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Obamacare Early Retiree Program That Sent $2 Million to Arkansas Now Broke!

Updated: Apr 13

As I’m sure you’ve by now figured out, one of my favorite activities on this site is underscoring the relentless terribleness of Obamacare. Ha ha, what an utterly foreseeable disaster! If I so desired, I could probably post daily updates chronicling the gradually unfolding horrors of this incompetent law.

But “daily updates” sounds like something that would entail just a whole lot of effort, so let’s not. Instead we’ll keep up our customary leisurely pace of “taking occasional note,” which fits better with my temperament and lackadaisical work ethic.

In August, we reported on the Early Retirement Reinsurance Program (ERRP). That’s a little-known $5 billion temporary program tucked away in the health care reform law offering health insurance subsidies for early retirees,  ranging in age from 55 to 64, until they reach Medicare eligibility at age 65.

Critics have derided the ERRP as yet another “free money” bail-out for state and local governments and a “slush fund” for corporations. Those critics have a point. (Importantly, none of the beneficiaries had to demonstrate any financial need to receive subsidies under the program—it was simply first come, first served.)

Hmm. “Free money.” “First come, first served.” Put those two great tastes together and you get…

a program that is now out of money, more than a year ahead of schedule, points out Reason Magazine’s Peter Suderman.

Here in Arkansas, some $2 million of such “free money” was rained down on various corporations, non-profits and  government agencies under the soon to be defunct ERRP.

According to the U.S. Department of Health and Human Services, eight Arkansas entities had received ERRP funds as of last week (PDF):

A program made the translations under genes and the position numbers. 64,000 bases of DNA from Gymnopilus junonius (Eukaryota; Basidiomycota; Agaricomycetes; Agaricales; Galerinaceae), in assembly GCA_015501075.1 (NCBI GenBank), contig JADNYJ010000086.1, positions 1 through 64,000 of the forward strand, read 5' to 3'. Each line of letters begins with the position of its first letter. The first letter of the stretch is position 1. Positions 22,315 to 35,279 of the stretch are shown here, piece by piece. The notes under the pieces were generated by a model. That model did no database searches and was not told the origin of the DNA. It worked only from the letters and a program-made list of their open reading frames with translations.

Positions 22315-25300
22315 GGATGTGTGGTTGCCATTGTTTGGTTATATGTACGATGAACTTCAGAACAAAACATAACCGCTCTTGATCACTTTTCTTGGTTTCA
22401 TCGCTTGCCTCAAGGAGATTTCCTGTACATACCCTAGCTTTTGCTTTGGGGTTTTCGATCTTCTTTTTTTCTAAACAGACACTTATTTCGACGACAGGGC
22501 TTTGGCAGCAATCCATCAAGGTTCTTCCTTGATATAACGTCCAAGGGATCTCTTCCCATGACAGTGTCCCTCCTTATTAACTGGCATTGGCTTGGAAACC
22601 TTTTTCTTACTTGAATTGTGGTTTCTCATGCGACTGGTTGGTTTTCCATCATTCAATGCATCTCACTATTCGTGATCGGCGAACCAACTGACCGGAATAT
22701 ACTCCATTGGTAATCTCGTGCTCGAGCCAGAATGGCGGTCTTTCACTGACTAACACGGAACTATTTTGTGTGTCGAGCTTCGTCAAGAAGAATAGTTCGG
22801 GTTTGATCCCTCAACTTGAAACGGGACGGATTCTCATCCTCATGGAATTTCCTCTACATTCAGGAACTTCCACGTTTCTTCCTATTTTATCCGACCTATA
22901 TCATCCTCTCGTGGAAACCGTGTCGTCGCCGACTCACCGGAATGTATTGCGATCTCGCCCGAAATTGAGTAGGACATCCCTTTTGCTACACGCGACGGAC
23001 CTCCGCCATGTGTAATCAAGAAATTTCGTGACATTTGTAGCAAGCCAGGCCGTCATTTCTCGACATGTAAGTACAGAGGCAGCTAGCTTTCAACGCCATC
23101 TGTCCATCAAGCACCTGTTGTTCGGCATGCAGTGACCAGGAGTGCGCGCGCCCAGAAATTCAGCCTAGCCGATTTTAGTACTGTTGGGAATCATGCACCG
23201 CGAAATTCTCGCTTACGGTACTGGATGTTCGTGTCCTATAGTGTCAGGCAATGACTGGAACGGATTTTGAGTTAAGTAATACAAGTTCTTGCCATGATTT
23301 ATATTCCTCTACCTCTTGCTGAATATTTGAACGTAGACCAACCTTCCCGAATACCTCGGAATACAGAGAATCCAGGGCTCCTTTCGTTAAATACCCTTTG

1. Arkansas Blue Cross Blue Shield—$76,197

  2. Arkansas Conference of the United Methodist Church—$12,873

  3. Arkansas Municipal League—$364,491

  4. Arkansas State Police—$364,491

  5. John Brown University—$48,830

  6. Murphy Oil Corporation—$139,157

  7. State of Arkansas Dept. of Finance and Admin., Employee Benefits Division—$718,101

  8. Tyson Foods, Inc.—$222,338

I total that as $1,994,868 for various entities in the state of Arkansas. On the infrequently updated ERRP page of the HHS website, seven other Arkansas entities are listed as having qualified for the program, but the December report does not reflect their having received any funds. Presumably, they applied and were “approved” just in time for the ERRP to run out of money. Suckers. Full report here (PDF)

What a great program, that is now out of money and I guess will shut down a year or so ahead of schedule! Nope, no bad news here! Nothing to see here, please move along, folks, everything is working exactly as planned. (*averts eyes, coughs, shuffles awkwardly*)

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